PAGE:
James Elias Haddad, 51, of Michigan City, passed away March 12, 2021, at 3:41 p.m. at his home.
A memorial Mass for family and friends will be broadcast live on Zoom at 1 p.m. Central Time on Saturday, March 20. The Rev. Dennis Blaney will officiate. To receive the link to attend, email HaddadFamilyMemorial@gmail.com by Saturday morning and the link will be sent to you. A recording of the service will also be available after March 23.
Jim was born in Michigan City, Ind., Aug. 19, 1969, the youngest child of Mary (Diab) and Charles Haddad. Although he lived in Chicago for several years as an adult, he eventually moved back to the family home soon after his father died in 2002, and cared for his mother as she became increasingly disabled. He provided loving and patient care to her for the rest of her life, until she died in 2018.
In his mother’s later years, Jim worked with her to transcribe her recipes so that he could do the cooking. His specialty was yachnat luby (a Lebanese green bean stew). He also faithfully recreated his uncle Abe Haddad’s cheesecake for family, friends, and co-workers.
Jim attended St. Mary’s School until Grade 8, and graduated from Elston Senior High School in 1987. He attended Purdue North Central University but was soon lured away by jobs in information technology, where he thrived. He was a member of Mensa, a society for people who score in the 98th percentile on IQ tests.
In his tech career, Jim worked for 17 years at AMLI Residential in Chicago, starting as a PC tech in 1997, working his way up to network administrator and infrastructure administrator, before taking a job as a senior consultant for Forsythe Technology. Early in his career, he worked as a computer technician for Michigan City Area Schools.
One of his co-workers wrote, in a recommendation, “He is a hard worker and incredibly knowledgeable. He was always my first go-to if I ran into a technology problem that I didn't recognize. He is a very good communicator and can quickly and concisely break down complicated subjects and relate them to a subject matter that I am familiar with. He operates with a straightforward mentality and is excited to identify and solve any problem that gets put in front of him.”
Jim was loved for his intelligence, generosity, quiet manner, and sly sense of humor, as well as a hearty laugh when he was surprised by someone else’s clever wit. He was a master of puns.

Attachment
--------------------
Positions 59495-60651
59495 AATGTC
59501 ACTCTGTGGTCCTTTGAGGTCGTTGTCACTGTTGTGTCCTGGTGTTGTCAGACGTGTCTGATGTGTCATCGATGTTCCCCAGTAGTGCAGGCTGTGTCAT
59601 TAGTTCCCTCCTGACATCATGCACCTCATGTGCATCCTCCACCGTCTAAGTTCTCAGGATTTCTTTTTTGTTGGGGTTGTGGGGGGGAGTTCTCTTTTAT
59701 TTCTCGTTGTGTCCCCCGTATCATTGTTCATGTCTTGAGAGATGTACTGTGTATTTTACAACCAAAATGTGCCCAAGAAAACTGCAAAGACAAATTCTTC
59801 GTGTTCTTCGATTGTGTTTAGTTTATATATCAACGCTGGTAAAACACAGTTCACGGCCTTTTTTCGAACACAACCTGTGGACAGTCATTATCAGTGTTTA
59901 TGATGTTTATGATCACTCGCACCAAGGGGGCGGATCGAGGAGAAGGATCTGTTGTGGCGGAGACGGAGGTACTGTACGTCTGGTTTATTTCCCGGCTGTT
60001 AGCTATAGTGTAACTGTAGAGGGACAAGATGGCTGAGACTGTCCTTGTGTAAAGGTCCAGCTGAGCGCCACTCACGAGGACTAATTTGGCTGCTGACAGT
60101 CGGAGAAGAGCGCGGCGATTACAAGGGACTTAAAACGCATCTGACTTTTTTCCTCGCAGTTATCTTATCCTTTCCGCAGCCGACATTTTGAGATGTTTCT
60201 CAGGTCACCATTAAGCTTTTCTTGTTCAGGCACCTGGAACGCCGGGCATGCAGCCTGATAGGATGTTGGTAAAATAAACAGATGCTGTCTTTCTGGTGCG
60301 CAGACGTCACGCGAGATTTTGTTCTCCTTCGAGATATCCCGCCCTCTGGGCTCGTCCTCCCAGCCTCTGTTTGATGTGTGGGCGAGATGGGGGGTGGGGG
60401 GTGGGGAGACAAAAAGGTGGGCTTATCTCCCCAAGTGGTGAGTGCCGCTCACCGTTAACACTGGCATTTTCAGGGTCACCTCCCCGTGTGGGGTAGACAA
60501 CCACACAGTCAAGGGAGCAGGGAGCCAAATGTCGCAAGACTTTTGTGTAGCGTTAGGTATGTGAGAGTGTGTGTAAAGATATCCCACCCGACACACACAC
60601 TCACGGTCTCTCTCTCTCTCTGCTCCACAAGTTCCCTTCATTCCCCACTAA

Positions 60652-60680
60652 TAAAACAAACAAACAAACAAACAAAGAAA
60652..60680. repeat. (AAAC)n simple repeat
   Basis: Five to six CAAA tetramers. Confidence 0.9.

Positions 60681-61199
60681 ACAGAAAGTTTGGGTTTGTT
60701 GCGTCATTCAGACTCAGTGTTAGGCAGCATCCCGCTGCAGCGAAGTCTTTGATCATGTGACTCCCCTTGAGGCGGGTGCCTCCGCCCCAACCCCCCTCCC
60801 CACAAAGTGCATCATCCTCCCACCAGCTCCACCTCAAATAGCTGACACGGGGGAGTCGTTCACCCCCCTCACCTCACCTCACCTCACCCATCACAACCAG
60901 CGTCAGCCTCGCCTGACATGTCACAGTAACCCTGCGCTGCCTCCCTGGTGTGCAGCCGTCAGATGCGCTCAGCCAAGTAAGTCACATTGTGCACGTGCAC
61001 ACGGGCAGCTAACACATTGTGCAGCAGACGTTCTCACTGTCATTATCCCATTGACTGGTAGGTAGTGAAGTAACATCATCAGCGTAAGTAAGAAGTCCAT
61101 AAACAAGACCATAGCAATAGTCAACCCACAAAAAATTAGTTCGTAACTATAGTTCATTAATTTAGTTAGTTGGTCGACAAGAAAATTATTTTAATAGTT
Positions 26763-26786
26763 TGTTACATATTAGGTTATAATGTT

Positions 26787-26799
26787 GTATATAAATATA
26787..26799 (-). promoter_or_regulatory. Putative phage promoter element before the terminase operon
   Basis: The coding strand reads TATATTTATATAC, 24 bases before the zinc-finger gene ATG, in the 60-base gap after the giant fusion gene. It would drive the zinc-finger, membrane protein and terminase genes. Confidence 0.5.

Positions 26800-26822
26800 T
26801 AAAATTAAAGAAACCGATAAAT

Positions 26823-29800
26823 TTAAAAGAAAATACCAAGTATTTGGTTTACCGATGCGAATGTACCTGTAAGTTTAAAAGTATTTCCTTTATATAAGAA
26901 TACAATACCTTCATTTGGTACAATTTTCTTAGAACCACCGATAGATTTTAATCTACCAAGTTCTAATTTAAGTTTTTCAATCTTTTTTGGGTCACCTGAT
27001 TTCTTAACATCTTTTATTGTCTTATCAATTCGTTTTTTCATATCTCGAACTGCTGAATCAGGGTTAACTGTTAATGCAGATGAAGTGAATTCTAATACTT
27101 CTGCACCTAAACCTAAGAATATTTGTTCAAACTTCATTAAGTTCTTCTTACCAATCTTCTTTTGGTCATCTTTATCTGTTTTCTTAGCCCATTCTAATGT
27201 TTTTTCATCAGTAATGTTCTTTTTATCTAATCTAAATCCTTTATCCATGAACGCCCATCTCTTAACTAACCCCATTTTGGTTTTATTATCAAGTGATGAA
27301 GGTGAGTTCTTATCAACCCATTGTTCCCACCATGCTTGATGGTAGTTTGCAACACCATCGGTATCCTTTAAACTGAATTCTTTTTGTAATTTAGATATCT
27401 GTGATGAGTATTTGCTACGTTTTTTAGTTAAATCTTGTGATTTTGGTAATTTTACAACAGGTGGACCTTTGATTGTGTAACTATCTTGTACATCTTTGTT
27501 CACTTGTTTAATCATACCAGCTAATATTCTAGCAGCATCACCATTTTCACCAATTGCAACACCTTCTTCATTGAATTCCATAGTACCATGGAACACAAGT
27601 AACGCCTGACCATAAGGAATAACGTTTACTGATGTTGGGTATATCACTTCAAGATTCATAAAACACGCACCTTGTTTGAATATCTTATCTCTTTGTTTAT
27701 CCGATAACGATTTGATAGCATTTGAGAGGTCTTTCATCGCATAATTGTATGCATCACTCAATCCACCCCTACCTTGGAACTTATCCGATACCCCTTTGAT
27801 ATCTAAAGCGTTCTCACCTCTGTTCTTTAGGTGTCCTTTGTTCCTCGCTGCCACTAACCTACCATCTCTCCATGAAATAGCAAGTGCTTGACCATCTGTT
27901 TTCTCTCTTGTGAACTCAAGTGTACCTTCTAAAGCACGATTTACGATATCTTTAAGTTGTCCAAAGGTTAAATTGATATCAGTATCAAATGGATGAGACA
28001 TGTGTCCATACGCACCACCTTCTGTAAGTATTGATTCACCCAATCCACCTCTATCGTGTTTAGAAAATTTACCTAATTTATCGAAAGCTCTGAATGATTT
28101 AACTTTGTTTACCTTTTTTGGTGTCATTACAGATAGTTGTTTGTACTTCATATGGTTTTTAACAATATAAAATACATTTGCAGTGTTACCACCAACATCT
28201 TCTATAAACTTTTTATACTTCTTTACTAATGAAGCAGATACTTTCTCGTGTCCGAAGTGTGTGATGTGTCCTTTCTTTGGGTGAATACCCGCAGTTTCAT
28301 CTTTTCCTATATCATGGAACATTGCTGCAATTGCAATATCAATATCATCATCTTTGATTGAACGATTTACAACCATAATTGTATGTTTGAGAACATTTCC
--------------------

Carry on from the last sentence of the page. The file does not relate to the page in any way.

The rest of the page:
Jim loved technology from the first appearance of video games and. personal computers on the consumer scene. He was an early adopter and rode the wave into all advances of computing and information technology -- professionally, recreationally, and artistically.
He enjoyed the music of Jonathan Coulton, Elton John, Queen, Rush and comedic minstrels such as Tim Minchin. He was an avid reader, especially of books by Isaac Asimov, Neil Gaiman, Terry Pratchett, Arthur C. Clark and Douglas Adams.
Jim was also an excellent writer, able lay out a rational argument – as well as a passionate one. He could explain technology even to those who knew very little about it. His blog posts can be read at “Jim’s Tech Blog,” at jimhaddad.wordpress.com. On the question of the Oxford comma, he was solidly for it.
Jim’s favorite movies include Star Wars, Kubo and the Two Strings, and any high-quality animation or sci-fi, including TV shows Dr. Who, Babylon 5, and Star Trek. He loved to see movies with his friends and then have a lively debate about them.
Here is what Jim could not tolerate: hypocrisy, injustice, child abuse, racism, and all forms of prejudice and bigotry.
Jim is survived by his sister, Anne Haddad (Chris Hart) of Baltimore, Md., and brother, Joseph Haddad (DeeDee Haddad) of Michigan City and Indianapolis; nieces Katie Reeves (Mike Reeves) of Bloomington, and Daisy Hart of Baltimore; nephews Jake Haddad of Indianapolis and Evan Hart of Baltimore; grand-nephew Benjamin Reeves of Bloomington; aunts Philomina Diab of Lebanon, Therese Diab of Mississauga, Ontario, and Luce Diab of Ste. Victoire de Sorel, Quebec; scores of cousins; and his best friends since high school, Darrell Berrier and Ed Cooney (Mellissa Cooney) of Michigan City.
Donations in his honor may be made to The Share Foundation at sharefoundation.org or sent by mail to P.O. Box 400, Rolling Prairie, IN 46371, or to a charity of your choice.
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